to the National convention, met at
four o'clock this afternoon. The con
vention was called to order by "W. C.
Perry, of Ft. Scott, chairman of the
State central committee, who pro
posed the name of John T. Burris, of
Johnson county, as temporary chair
man, who was unanimously chosen.
In his speech he prououueed for tariff
reform and hoped that the great
political crime enacted in 1876 and 1877
would not be forgotten and that the
National convention would nominate
Samuel J. Tilden aud Thomas A. Hen
dricks, which met with wild applause.
Thos. S. Jones, of Hamilton county,
was elected temporary secretary. A
committee of ono. from each judical
district (eighteen) was appointed on
credentials, a like committee on reso
lutions aud a like committee ou per
manent organization, also a commit
tee of one from each congressional
district (seven) on rules and order of
business. The committee on resolu
tions, of which T. P. Feulon was
chairman, reported as follows :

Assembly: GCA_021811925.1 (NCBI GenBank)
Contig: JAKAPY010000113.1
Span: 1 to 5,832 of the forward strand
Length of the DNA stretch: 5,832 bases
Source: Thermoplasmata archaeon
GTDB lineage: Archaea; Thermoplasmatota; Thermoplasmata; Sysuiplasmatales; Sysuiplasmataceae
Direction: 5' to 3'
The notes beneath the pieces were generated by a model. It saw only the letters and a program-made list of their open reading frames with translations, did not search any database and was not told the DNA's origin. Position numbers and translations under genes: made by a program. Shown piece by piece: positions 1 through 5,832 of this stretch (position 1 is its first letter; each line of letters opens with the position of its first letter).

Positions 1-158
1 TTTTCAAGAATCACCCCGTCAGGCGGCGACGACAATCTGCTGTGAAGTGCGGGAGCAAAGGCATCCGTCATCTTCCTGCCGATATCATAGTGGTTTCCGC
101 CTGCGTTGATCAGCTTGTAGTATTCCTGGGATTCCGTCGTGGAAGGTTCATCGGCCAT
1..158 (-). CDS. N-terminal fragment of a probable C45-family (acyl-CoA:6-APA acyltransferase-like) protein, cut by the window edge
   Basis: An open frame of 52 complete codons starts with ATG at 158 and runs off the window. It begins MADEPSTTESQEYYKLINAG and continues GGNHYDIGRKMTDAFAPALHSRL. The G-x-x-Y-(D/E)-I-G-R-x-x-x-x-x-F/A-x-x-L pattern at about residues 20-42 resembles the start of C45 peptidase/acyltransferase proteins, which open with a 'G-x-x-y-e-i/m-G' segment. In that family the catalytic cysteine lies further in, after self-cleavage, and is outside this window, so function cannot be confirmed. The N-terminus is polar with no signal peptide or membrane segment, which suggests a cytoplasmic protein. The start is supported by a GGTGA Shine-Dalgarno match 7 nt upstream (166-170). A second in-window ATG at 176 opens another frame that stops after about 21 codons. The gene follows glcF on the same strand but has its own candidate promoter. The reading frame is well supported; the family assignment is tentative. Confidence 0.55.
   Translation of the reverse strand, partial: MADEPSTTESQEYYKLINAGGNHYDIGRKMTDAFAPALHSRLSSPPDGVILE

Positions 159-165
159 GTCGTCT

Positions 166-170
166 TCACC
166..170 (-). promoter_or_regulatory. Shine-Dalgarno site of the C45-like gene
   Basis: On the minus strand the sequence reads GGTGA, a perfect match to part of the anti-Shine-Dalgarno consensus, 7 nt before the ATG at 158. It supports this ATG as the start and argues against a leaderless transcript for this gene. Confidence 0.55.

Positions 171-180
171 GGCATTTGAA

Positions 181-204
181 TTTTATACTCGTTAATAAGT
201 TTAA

Mr. President : Your committee on
resolutions have had the matter com
mitted to them under consideration,
aud direct me to report the following :
Resolved. That the democracy of
Kansas endorse and approve of the
tariff reform measures and policies as
expressed in the address of Hon. J. G.
Carlisle -on assuming the position of
Speaker of the National house of rep
resentatives. Resolved, That any system of taxa
tion which produces more than one
hundred millions of annual surplus
revenue is an outrage upon the peo
ple and beneficial only to the cormor
ants who prey upon the public treas
ury. We favor such a system as will
produce with the internal revenue a
sum sufficient to raise a fund to pay
all the legitimate expenses of the gov
ernment honestly and economically
administered, and all just debts, and
that in regulating the import duties
tho tariff" should be principally upon
luxuries, and that the taxation on the
necessities and general wants of the
great mass of the people should
be materially reduced, and the whole